Book Reviews

‘The best moments in reading are when you come across something - a thought, a feeling, a way of looking at things - which you had thought special and particular to you. And now, here it is, set down by someone else, a person you have never met, someone even who is long dead. And it is as if a hand has come out, and taken yours.’ Alan Bennett

“Many a book is like a key to unknown chambers within the castle of one’s own self.” ― Franz Kafka

Thursday 28 June 2012

Reading Like A Writer - Francine Prose

A Guide for People Who Love Books and for Those Who Want to Write Them

'What writers know is that, ultimately, we learn to write by practice, hard work, by repeated trial and error, success and failure, and from the books we admire.'

In this guide, author and teacher Francine Prose offers us her experience and advice about how to read like a writer. She argues convincingly that one of the best ways to learn to write is by reading what she calls the 'masters', reading them slowly, and looking carefully at the words used, through close reading. She aims 'to help the passionate reader and would-be writer understand how a writer reads.'

After introducing her ideas and approach, she devotes chapters to words, sentences, paragraphs, narration, character, dialogue, details and gesture, as well as one entitled learning from Chekhov, and finally, reading for courage. She also suggests and includes in the book a list of 'Books to be read immediately', a bibliography of the many great writers she has referred to, and/or quoted from throughout the book.

This book is not one telling you what to do, or what not to do, something the author acknowledges is often a common feature of writing manuals or guides: 'One essential and telling difference between learning from a style manual and learning from literature is that any how-to book will, almost by definition, tell you how not to write.' It is instead encouraging the love of, and joy in reading, and illustrating how close reading of wonderful writers past can enlighten a budding writer and be a rewarding learning experience that can positively influence their own writing.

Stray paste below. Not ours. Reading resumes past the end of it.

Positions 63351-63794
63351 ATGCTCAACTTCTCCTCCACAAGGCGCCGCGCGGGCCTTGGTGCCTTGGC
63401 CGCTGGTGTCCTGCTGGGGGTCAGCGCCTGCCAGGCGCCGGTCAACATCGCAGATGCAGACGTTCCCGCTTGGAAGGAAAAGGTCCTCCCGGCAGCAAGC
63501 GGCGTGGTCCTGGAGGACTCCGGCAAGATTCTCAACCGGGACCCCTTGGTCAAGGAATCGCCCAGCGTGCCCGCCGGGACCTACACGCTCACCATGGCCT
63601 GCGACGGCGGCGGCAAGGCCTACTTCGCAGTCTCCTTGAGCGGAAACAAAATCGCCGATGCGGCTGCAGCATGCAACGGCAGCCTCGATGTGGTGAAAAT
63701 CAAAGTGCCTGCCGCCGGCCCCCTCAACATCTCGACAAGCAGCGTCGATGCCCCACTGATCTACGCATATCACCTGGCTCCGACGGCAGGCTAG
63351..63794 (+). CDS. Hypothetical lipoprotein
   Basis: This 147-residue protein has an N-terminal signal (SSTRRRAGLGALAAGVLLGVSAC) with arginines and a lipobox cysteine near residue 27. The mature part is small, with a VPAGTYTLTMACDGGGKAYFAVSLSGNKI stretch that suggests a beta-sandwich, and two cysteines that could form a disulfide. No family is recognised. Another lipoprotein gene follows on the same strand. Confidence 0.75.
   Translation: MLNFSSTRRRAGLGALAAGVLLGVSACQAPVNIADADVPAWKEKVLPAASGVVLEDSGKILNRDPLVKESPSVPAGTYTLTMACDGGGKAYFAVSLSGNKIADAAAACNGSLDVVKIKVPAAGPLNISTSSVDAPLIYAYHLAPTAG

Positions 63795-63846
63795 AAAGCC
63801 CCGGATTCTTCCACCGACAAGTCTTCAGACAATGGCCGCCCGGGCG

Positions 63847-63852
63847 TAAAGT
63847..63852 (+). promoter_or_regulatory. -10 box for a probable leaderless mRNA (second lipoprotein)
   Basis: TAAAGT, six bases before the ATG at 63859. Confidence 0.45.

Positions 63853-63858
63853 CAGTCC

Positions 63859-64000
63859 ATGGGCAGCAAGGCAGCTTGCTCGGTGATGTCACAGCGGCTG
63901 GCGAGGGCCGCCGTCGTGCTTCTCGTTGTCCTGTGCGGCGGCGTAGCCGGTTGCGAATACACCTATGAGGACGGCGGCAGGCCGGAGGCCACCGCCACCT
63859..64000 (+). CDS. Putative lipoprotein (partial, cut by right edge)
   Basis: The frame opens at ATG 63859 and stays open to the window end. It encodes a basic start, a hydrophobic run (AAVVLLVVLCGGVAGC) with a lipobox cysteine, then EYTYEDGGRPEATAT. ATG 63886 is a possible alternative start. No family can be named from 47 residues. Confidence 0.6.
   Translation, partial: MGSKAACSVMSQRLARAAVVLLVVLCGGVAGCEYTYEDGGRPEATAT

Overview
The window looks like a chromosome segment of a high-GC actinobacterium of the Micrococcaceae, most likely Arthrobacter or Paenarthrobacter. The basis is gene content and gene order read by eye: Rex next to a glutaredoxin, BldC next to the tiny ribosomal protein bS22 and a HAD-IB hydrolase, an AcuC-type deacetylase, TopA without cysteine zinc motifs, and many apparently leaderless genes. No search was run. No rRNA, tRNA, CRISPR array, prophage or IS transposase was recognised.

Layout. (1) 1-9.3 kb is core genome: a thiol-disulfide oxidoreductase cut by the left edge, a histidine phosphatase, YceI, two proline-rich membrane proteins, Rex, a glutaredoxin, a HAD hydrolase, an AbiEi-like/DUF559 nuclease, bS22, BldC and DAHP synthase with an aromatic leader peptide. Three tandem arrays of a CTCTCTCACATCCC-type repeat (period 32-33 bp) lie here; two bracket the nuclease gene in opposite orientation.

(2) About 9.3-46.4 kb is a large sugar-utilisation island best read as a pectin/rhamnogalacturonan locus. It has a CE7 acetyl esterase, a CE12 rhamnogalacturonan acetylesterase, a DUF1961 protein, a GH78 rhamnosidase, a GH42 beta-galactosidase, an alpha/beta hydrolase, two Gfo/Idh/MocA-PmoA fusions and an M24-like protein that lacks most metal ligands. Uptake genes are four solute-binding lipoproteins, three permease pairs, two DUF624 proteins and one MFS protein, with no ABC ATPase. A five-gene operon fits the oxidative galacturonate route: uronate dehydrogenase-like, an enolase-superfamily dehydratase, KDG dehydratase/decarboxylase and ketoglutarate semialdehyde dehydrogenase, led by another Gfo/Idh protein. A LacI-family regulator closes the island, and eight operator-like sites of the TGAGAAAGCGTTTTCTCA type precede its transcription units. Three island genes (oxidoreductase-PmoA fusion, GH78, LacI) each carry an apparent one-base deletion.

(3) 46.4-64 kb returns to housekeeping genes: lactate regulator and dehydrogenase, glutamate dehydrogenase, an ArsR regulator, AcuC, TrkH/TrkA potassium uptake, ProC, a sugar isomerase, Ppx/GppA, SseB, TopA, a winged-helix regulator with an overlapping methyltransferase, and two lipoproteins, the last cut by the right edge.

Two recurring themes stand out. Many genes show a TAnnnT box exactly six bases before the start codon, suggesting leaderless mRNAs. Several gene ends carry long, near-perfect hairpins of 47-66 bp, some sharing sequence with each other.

As a reader who would love to write, I think this informative book, written in an engaging and very accessible style, is very useful indeed. So often we find ourselves reading very quickly, for plot, and that is fine in certain circumstances, that may be what we need from a book at a given time. But when wanting to consider how we might start writing ourselves, I really like the approach taken here, the idea of reading closely, slowly. 

'In the ongoing process of becoming a writer, I read and re-read the authors I most loved. I read for pleasure, first, but also more analytically, conscious of style, of diction, of how sentences were formed and information was being conveyed, how the writer was structuring a plot creating characters, employing detail and dialogue.'

I enjoyed looking anew with the author's guidance at wonderful sentences and passages taken from works by great writers, being encouraged by her to think about what they have written, the effect of the words, what is said and unsaid, and so on. There are writers featured whose works I remember having read and loved in the past, like Richard Yates, Kafka, Dostoyevsky, but she reminded me also of writers I had almost forgotten reading and admiring, back in University, like Kleist. I was also introduced to writers whose works I have never read, through the inclusion of elements of their work here.

I think there will always be the question of finding your own voice and your own style, but it certainly seems like a worthwhile exercise to look more closely at the works of writers you admire. I intend to return to it again and again. 

Published by Union Books, an imprint of Aurum Press

Reviewed for NewBooks magazine.


  1. Sounds like a fascinating book. I wonder whether she mentions the prose (handy surname, isn't it?) of the translators of Dostoevsky, Kafka etc?

    1. I really enjoyed it and felt I got a lot from it Rachel, I will keep it close by and refer to it again. Yes her surname is pretty apt! I'm not sure I will have to go back and look but that's a brilliant question because they gave us the words we have to read these works.

  2. I liked this book, too, and enjoyed your review -- so I linked to it from mine.

    Joy's Book Blog


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